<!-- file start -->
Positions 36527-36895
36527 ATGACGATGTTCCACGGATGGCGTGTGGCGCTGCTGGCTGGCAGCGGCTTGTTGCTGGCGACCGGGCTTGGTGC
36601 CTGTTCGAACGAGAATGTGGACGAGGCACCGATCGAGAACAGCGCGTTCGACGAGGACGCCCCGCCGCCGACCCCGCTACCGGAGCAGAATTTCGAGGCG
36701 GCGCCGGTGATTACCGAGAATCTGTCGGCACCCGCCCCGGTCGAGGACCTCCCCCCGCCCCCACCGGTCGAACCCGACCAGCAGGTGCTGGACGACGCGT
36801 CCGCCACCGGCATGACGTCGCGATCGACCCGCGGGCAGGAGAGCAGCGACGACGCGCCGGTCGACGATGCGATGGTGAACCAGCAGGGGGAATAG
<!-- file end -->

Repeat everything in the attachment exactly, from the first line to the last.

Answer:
Positions 36527-36895
36527 ATGACGATGTTCCACGGATGGCGTGTGGCGCTGCTGGCTGGCAGCGGCTTGTTGCTGGCGACCGGGCTTGGTGC
36601 CTGTTCGAACGAGAATGTGGACGAGGCACCGATCGAGAACAGCGCGTTCGACGAGGACGCCCCGCCGCCGACCCCGCTACCGGAGCAGAATTTCGAGGCG
36701 GCGCCGGTGATTACCGAGAATCTGTCGGCACCCGCCCCGGTCGAGGACCTCCCCCCGCCCCCACCGGTCGAACCCGACCAGCAGGTGCTGGACGACGCGT
36801 CCGCCACCGGCATGACGTCGCGATCGACCCGCGGGCAGGAGAGCAGCGACGACGCGCCGGTCGACGATGCGATGGTGAACCAGCAGGGGGAATAG